Patients who are unable to move or perform normal daily functions owing to physical disorders rely on the evaluation, diagnosis and treatment of those disorders from physical therapists. The career of a physical therapist is ideally suited for an individual equipped with interpersonal skills and who sincerely seeks to help other people who have physical limitations.
Educational Prerequisites of a Physical Therapist
A physical therapist who seeks to practice his/her profession is required to have earned a graduate degree from an accredited academic program. Master and doctoral degree programs in physical therapy are offered by colleges and universities; they usually last for durations of two to three years. Admission to these programs requires previous completion of a graduate degree by prospective applicants. Admission prerequisites call for the completion of some science courses, gaining of volunteer or observation experience in the physical therapy field, submission of GRE scores and maintenance of grade-point averages that are found acceptable by the college offering the program.
Coursework in physical therapy programs includes topics such as neurological dysfunction management, musculoskeletal system pathology, biomechanics and human anatomy, among others. The program includes participation in hands-on clinical courses and clinical internships for training in medical intervention, apart from treatment, assessment, screening, and care of patients.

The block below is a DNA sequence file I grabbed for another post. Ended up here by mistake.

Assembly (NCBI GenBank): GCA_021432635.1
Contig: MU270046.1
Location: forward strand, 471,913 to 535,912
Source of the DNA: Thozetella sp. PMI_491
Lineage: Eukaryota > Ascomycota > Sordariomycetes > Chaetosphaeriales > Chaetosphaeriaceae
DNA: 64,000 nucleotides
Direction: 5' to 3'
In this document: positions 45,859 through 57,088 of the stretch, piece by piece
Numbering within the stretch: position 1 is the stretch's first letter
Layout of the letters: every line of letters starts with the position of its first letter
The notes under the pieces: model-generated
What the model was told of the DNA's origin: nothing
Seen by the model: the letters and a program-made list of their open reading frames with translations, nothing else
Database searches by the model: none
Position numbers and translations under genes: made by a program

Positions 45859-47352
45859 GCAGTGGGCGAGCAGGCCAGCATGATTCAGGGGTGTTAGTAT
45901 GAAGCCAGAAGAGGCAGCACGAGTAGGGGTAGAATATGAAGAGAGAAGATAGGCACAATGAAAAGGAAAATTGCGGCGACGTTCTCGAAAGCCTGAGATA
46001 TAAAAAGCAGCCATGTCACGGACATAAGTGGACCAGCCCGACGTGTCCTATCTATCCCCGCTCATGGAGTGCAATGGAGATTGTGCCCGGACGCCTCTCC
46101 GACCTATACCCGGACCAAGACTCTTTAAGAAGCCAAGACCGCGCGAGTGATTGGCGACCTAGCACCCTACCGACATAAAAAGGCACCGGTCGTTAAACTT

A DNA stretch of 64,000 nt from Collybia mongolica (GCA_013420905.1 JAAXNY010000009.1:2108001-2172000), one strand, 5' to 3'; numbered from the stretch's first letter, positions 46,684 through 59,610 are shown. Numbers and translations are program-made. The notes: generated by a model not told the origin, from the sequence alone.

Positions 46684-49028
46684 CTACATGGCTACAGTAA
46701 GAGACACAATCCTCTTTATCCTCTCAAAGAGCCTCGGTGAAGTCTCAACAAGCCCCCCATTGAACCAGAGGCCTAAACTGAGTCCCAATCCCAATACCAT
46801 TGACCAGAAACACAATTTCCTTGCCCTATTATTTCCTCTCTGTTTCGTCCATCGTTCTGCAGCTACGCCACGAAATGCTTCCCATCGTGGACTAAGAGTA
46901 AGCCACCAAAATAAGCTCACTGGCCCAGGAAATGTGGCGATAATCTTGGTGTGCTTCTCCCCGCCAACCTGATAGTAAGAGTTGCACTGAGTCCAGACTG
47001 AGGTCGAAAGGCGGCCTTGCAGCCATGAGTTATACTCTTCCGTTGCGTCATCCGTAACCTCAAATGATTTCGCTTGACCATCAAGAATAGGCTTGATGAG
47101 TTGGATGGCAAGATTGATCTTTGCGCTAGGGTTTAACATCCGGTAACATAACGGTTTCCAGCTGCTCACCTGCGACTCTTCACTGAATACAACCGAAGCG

Satisfaction of Licensure Norms
Physical therapists need to meet licensure norms as specified by the states in which they are located and where they want to practice. While the licensing requirements vary from state to state, majority of states required candidates to have completed accredited graduate degree programs in physical therapy. Prospective candidates will need to take the National Physical Therapy Examination. There may be additional requirements such as jurisprudence exams in some states. Some states require continuing education in order to maintain licensure.
Employers do not insist on certification when they employ physical therapists; however, physical therapists will increase their chances of getting employed by volunteering for board certification in a clinical specialty. Board certification for physical therapists are offered by the American Board of Physical Therapy Specialties (ABPTS); certificates are awarded in eight areas, including geriatric physical therapy, clinical electrophysiology, pulmonary and cardiovascular specialties (source: www.abpts.org). Certification norms include licensure and completion of a minimum of 2,000 training hours in a clinical setting. Additionally, candidates need to take a day-long exam with multi-choice questions. Those who receive certificates are required to renew them every ten years.
Apart from obtaining specialty certification, physical therapists should look at continuing education as a way of advancing their profession and staying updated on the latest advances in the field. They must consider continuing education even in states that do not insist on CE for licensure. Physical therapists should attend national conferences such as the ones sponsored by the American Physical Therapy Association (APTA) and other professional organizations. They can consider attending online lessons and live classes. While many physical therapists take up research and teaching jobs, many others choose to start their own private practices.
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